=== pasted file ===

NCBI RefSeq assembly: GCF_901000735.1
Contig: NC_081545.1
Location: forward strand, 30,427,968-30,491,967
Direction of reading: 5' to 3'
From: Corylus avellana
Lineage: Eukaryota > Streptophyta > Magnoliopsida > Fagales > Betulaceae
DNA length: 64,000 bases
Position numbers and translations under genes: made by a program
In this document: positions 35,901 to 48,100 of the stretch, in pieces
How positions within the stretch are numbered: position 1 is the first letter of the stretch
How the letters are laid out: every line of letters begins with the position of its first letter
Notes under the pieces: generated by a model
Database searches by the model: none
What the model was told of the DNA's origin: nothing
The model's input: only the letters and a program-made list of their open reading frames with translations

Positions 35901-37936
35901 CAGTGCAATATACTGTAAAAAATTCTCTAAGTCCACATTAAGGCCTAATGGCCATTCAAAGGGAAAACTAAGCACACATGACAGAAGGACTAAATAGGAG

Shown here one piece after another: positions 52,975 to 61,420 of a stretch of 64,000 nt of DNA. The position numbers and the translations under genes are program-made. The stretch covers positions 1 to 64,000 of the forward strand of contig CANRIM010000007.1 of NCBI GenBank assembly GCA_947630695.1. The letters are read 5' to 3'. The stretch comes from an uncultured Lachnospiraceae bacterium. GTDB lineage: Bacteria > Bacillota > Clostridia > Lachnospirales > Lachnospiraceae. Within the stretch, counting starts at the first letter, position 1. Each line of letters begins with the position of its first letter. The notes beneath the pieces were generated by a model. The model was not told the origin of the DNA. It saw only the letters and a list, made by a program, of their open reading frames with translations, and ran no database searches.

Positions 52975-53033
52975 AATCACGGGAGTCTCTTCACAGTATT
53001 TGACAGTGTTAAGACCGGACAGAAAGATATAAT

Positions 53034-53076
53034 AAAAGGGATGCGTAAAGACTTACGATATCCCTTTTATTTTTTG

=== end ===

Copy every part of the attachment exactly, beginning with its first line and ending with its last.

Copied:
NCBI RefSeq assembly: GCF_901000735.1
Contig: NC_081545.1
Location: forward strand, 30,427,968-30,491,967
Direction of reading: 5' to 3'
From: Corylus avellana
Lineage: Eukaryota > Streptophyta > Magnoliopsida > Fagales > Betulaceae
DNA length: 64,000 bases
Position numbers and translations under genes: made by a program
In this document: positions 35,901 to 48,100 of the stretch, in pieces
How positions within the stretch are numbered: position 1 is the first letter of the stretch
How the letters are laid out: every line of letters begins with the position of its first letter
Notes under the pieces: generated by a model
Database searches by the model: none
What the model was told of the DNA's origin: nothing
The model's input: only the letters and a program-made list of their open reading frames with translations

Positions 35901-37936
35901 CAGTGCAATATACTGTAAAAAATTCTCTAAGTCCACATTAAGGCCTAATGGCCATTCAAAGGGAAAACTAAGCACACATGACAGAAGGACTAAATAGGAG

Shown here one piece after another: positions 52,975 to 61,420 of a stretch of 64,000 nt of DNA. The position numbers and the translations under genes are program-made. The stretch covers positions 1 to 64,000 of the forward strand of contig CANRIM010000007.1 of NCBI GenBank assembly GCA_947630695.1. The letters are read 5' to 3'. The stretch comes from an uncultured Lachnospiraceae bacterium. GTDB lineage: Bacteria > Bacillota > Clostridia > Lachnospirales > Lachnospiraceae. Within the stretch, counting starts at the first letter, position 1. Each line of letters begins with the position of its first letter. The notes beneath the pieces were generated by a model. The model was not told the origin of the DNA. It saw only the letters and a list, made by a program, of their open reading frames with translations, and ran no database searches.

Positions 52975-53033
52975 AATCACGGGAGTCTCTTCACAGTATT
53001 TGACAGTGTTAAGACCGGACAGAAAGATATAAT

Positions 53034-53076
53034 AAAAGGGATGCGTAAAGACTTACGATATCCCTTTTATTTTTTG